JIS News

Jamaica’s Consul General to Toronto, Vivia Betton has praised Ambassador of Culture, Louise Bennett-Coverley (Miss Lou), for her “titanic and enormous contribution” to Jamaica.
“Miss Lou started the movement for a people to communicate to others in their native tongue. She made it fashionable, respectable and acceptable. She gave our patois potency, so that thousands of ordinary Jamaicans could feel confident to speak of their dreams, aspirations, fears and hopes with passion in a language of our own,” she said.
The Consul General’s comments were made at the recently held annual ‘Boonoonoonoos Brunch and Brawta’, organized by the Jamaican Canadian Association (JCA) in Toronto, Canada.
She said Miss Lou could have lived with the status quo and ignored the national movement which “sought to make our people free in every way.” Instead, the cultural icon contributed to every Jamaican’s “consciousness and the emancipation of our minds, and generations to come owe her a huge debt of gratitude.”
Miss Lou, who has lived in Canada since 1987, was a special guest at the event organized by the largest Jamaican organization in Canada, and held under the patronage of the Consul General.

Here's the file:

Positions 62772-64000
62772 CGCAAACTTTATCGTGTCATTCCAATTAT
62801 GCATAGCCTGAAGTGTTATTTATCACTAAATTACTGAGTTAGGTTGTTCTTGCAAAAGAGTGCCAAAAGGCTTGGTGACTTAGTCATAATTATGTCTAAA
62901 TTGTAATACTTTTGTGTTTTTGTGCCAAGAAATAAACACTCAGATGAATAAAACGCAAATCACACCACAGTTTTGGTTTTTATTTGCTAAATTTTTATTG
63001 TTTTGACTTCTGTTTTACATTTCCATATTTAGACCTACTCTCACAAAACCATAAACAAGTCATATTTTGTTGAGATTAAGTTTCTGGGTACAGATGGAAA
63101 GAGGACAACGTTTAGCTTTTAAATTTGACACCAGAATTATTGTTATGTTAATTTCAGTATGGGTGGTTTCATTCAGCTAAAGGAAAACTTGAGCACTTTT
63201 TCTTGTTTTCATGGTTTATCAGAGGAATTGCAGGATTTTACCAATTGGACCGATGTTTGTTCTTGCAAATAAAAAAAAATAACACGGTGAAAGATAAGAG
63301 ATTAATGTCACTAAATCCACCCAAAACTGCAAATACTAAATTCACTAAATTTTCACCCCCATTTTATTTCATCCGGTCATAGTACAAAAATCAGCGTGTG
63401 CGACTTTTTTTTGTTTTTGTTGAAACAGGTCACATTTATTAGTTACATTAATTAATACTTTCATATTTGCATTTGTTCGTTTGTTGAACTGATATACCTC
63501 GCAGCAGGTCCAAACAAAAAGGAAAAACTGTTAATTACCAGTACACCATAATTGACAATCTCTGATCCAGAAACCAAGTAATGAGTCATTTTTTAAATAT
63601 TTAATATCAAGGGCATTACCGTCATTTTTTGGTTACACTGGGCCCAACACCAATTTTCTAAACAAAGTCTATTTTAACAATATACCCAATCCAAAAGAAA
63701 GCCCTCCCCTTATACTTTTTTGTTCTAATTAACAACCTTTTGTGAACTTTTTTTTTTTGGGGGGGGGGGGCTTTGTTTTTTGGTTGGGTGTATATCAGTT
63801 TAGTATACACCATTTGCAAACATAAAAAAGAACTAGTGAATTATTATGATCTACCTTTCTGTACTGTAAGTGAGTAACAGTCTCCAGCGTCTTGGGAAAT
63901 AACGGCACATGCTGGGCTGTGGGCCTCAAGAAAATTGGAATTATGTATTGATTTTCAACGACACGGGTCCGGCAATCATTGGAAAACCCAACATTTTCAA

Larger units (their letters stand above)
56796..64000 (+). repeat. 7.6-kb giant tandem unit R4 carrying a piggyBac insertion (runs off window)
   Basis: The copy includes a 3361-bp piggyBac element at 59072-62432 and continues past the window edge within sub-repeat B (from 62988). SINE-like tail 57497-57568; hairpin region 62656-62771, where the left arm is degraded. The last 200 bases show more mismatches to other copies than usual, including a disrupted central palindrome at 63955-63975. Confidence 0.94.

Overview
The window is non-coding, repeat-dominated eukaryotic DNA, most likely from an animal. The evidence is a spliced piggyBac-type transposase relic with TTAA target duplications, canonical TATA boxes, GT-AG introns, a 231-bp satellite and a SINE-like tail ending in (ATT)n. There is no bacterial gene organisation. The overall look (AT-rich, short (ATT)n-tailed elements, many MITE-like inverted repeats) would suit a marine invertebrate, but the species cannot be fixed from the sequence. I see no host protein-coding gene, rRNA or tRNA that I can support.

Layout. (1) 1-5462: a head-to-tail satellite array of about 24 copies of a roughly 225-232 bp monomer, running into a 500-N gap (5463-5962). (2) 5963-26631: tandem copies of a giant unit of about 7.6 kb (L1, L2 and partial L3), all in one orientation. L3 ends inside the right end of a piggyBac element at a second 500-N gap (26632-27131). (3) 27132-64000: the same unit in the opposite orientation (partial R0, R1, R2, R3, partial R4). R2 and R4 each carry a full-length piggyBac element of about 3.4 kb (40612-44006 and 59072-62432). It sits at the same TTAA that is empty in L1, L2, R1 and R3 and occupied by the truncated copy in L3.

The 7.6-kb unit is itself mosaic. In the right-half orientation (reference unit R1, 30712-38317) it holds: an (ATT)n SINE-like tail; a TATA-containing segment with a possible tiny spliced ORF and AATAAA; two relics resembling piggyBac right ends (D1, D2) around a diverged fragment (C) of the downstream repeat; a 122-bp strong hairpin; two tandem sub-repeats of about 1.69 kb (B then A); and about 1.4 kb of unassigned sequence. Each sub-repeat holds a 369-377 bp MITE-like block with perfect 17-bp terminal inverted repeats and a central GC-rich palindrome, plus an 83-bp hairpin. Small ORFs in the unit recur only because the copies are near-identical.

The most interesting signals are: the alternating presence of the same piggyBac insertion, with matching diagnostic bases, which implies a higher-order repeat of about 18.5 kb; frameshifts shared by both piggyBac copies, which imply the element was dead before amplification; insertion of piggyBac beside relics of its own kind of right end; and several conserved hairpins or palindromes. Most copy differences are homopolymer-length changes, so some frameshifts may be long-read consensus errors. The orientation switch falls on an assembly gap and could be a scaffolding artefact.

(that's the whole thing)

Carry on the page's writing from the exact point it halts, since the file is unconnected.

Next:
Each year, ‘celebrities’ from various professions, including law, entertainment, media, business and sports are invited to take part. A celebrity sits at each table and leads the group in answering a wide variety of questions on Jamaica’s history and culture. This being Black History Month, some questions also focused on black history.
Jamaicans were well represented in the list of celebrities who participated. They included Miss Betton; Speaker of the Ontario Legislature, Alvin Curling, the first black to be appointed Speaker in Ontario; former Citizenship Court judge, Pamela Appelt, who was the first black woman to be appointed a Citizenship Court judge in Canada; and Jennifer Holness and David Sutherland, the husband and wife film-making team, whose first feature-length movie, ‘Love, Sex and Eating the Bones’ was voted best Canadian first feature film at the 2003 Toronto Film Festival. The movie is scheduled for general release in March 2004.
Jamaican-born Ashante Infantry, a Reporter with the Toronto Star, and her group did a moving version of Claude McKay’s poem, ‘If We Must Die’. Proceeds from the event will go directly to paying down the mortgage for the building the association acquired in 1996, when it became the first Jamaican group in Canada to own a building of that size.

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